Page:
Below is the chronological order of the renovation process:


Bunker Demolition

• Remove existing bunker sand and stockpile in native areas to be spread by Exmoor Agronomy Team

• Remove existing drain tile and dispose – original pipe unable to be reused (pictures in next section)

• Strip/Remove existing rough sod for disposal – fine fescue (long grass) and bentgrass (fairway) edges kept intact, will not be replaced with new sod

• Edge new bunker – based on lines painted by GC Architect, Ron Prichard

• Excavate lower bunker subgrade for shaping purposed and to provide for 2” of gravel throughout the bunker floor – important to have “bowl” or “concave” shape throughout, especially on leading edges


Bunker sand and drainage pipe excavation on #18 green




Stripped grass sod being excavated before shaping #12 greenside bunker




Old: 4-inch, single wall drainpipe – gravel and sediment fit through easily                 



                                                                           
New: 4-inch, dual wall perforated drainpipe – more durable, less contamination




Blockages in outfall pipes must be cleaned before connecting new drainage



Drainage. Shaping, and Sod Installation

• Install 4” perforated pipe – trenches backfilled with gravel

• Test and when needed, install 4” solid outfall pipes
o Outfall lines usually tie into existing drainage, so each line needs to be cleaned and tested before connecting new drainage to an old line. In tracking these lines, we have found instances where 20 years ago they tied into an already 40-year-old clay pipe, so each new dig is a mystery to be solved. Areas that we do not feel confident will perform up to our standard, we have budgeted to run a new line to ensure that water is able to move out of the bunkers without blockages.

• Install 2” depth of gravel throughout the entire bunker floor – top inch to be sprayed with BBB polymer

• Install new rough grass sod around bunker complex
o All greenside bunker faces will be stripped to the collar and replaced with a better species of grass – Turf Type Tall Fescue. Not to be confused with Fine Fescue, which is the species of grass most notable for native or long grass areas. Turf Type Tall Fescue is the latest and greatest rough grass that is much more disease and drought resistant than tradition Kentucky Bluegrasses known in this region.
o Fairway bunkers will be selectively stripped to remove inferior species susceptible to turf loss or disease.
o Long grass and fairway edges will not be stripped and replaced because of the quality of the existing species and the difficulty and time it would take to regain those conditions.
o Stripping and replacing existing rough sod would be too difficult and labor intensive, even if sections of turf are not struggling. To cut and individually roll up each piece of sod would slow us down tremendously for little gain.
o As mentioned earlier, leading edges are being “flashed” about 6-18 inches to reclaim the original bunker shape, create a concave shape for balls to roll down into the flat of the bunker, and to capture some visual of sand from the tee box as Donald Ross intended.
o In areas where bunker faces have been built up by years of windblown sand or sand splash from wedge shots, we will shave off some dirt of the slope to steepen the face. A good example of this is the greenside bunker on #8. Too often this year I have seen balls get hung up on that slope and golfers nearly injure themselves trying to retrieve their ball or play a shot. Steepening the slope should allow for balls to release down into the bunker and eliminate the need to climb a hazardous bunker face.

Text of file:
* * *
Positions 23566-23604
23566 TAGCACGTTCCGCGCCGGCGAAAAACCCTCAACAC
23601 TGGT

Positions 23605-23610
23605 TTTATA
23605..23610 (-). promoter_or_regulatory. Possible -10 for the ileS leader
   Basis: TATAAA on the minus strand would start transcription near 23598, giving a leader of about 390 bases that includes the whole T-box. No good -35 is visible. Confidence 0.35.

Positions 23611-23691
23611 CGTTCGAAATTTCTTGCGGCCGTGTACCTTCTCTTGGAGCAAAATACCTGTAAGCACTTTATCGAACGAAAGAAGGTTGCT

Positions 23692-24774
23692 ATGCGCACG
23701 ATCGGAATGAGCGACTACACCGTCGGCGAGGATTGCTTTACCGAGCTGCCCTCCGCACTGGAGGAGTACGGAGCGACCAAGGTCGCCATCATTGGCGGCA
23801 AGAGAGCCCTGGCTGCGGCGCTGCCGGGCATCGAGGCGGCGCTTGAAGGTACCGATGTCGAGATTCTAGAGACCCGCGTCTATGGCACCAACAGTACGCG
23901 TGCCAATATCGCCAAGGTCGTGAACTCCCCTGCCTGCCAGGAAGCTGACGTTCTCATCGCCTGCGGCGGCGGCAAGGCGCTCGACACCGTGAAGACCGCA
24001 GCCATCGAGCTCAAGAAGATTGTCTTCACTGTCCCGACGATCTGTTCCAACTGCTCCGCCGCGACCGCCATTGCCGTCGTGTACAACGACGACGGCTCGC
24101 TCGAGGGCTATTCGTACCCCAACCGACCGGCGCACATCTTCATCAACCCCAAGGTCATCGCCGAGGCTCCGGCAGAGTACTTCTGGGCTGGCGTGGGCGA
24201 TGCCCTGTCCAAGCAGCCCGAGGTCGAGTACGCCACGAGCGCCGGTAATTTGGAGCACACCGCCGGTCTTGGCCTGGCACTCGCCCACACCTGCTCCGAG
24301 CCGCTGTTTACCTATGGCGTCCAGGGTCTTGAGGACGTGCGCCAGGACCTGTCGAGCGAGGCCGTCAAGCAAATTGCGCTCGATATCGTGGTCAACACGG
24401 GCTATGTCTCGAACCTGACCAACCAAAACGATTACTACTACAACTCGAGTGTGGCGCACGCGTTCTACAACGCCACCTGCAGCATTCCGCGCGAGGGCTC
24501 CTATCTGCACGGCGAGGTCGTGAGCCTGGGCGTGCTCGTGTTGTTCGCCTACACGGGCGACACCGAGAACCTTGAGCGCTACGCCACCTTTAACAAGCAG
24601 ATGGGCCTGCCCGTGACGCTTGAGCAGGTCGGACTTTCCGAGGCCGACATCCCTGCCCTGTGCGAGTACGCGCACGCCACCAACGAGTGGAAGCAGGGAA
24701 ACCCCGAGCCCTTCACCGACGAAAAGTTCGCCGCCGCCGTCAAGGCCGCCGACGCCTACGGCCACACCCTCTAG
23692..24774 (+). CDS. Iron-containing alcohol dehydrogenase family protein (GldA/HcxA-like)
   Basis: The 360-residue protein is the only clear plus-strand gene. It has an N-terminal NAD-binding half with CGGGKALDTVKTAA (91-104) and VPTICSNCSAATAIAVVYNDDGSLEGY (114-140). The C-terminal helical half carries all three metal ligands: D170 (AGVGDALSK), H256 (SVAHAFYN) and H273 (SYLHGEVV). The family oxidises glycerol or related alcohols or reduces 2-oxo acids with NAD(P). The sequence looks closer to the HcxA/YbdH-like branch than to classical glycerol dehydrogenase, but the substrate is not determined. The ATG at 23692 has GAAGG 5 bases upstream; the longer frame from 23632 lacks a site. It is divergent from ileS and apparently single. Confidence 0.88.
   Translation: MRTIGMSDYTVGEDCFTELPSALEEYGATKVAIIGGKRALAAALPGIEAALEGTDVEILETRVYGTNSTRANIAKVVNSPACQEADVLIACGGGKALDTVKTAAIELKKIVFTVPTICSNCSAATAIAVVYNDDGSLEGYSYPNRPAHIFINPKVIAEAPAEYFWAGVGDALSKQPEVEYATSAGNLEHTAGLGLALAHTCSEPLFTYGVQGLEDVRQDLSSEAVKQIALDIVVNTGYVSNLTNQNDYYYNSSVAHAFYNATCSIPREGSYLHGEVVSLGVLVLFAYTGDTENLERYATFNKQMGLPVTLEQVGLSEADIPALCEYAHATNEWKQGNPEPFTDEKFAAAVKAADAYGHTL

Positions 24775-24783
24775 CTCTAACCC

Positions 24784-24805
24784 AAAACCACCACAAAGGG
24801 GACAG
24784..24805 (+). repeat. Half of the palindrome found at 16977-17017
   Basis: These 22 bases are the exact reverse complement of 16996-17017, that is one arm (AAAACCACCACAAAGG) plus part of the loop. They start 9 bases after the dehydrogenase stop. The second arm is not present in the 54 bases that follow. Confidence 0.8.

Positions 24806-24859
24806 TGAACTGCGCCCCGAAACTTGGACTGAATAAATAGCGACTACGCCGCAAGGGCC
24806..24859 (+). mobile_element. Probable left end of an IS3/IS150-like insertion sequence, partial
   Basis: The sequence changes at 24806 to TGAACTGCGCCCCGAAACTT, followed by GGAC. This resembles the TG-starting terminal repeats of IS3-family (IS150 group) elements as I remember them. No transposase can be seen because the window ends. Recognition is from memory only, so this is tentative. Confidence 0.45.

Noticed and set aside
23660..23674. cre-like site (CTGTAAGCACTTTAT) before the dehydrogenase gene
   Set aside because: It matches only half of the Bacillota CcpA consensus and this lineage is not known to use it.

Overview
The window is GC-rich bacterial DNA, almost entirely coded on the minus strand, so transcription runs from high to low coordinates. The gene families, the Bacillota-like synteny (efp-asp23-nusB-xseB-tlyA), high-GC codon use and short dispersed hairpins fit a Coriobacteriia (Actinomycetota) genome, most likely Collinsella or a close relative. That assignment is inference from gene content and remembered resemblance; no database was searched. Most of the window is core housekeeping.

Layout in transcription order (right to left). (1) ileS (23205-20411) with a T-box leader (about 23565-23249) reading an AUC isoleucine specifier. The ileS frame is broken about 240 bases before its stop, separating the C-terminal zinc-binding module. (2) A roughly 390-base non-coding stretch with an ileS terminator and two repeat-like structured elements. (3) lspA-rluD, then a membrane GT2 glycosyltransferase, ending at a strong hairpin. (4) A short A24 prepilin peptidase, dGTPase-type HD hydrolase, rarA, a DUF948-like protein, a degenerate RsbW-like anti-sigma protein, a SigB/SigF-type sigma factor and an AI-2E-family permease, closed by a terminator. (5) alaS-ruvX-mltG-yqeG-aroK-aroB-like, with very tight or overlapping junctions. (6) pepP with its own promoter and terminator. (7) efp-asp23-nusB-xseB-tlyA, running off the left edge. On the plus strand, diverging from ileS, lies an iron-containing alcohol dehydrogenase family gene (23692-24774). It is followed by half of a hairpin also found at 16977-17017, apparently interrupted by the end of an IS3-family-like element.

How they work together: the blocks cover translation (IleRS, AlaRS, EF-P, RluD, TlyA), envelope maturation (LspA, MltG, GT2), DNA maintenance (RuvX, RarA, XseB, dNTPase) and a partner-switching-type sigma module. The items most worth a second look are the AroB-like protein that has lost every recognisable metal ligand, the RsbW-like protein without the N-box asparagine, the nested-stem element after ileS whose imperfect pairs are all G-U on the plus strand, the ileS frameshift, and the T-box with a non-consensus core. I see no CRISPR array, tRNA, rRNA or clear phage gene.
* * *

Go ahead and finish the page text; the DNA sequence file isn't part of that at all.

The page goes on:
Bunker edging by hand and machine on #16 greenside bunker



Edged bunker on 16 ready for drainage and gravel



Drainage installation with laser level #16 greenside bunker



Drainage and gravel installation #3 greenside bunkers




Better Billy Bunker Polymer and Bunker Sand Installation

• Install BBB polymer
o Certified specialist from Total Turf to apply polymer.
o Polymer heated and sprayed uniformly over the entire bunker floor.
o Can be sprayed in any temperature.
o Gravel must be dry enough to pass inspection so that polymer binds and cures properly.
o Rain has not allowed us to spray any polymer yet, however, once we get a few dry days we will catch up. Roughly 15K sq.ft. can be sprayed in a day – that’s about 7-8 bunkers.
o Cured BBB polymer will allow for water to flow, but not sand, dirt, rock or other materials.

• Install bunker sand
o Once BBB is cured (takes 24 hours), sand is ready to be installed.
o 90/10 Elite from ProAngle – chosen for playability.
o Installed at a 6 inch depth compacted to between 4-5 inches.
o Sand will be compacted by contractors and again by our crew but will take about a year to reach its playability potential. That is due to the nature compaction and settling that will happen via time and precipitation.
o 4500 tons of sand used in total. That’s 9 million pounds or about 90 million golf balls!
o The current sand pile in the north tennis parking lot and the identical sized sand pile stored at the maintenance facility is about 15% of the total sand needed.
o As the 4-person demolition crew wraps up with bunker cleanout in the coming weeks, they will start to install bunker sand into sprayed bunkers.
o Again, the sand will need to be spread, compacted and settled naturally by precipitation before it is in playable condition. Our goal is to have bunkers playable by Memorial Day, weather pending.




Bunkers on #1 ready for BBB polymer (sand not yet installed)




Left fairway bunker on #2 (native area heavily topdressed with old bunker sand on the right)



 

Fairway bunker on #2 ready for BBB polymer.





Greenside bunker right of #2 with drainage installation on left greenside




Greenside bunkers on #10 also shaped and drained (sand/BBB not yet installed).




 
Site Scripts
Hide Click to Edits:
FED Scripts
CWS & Content Load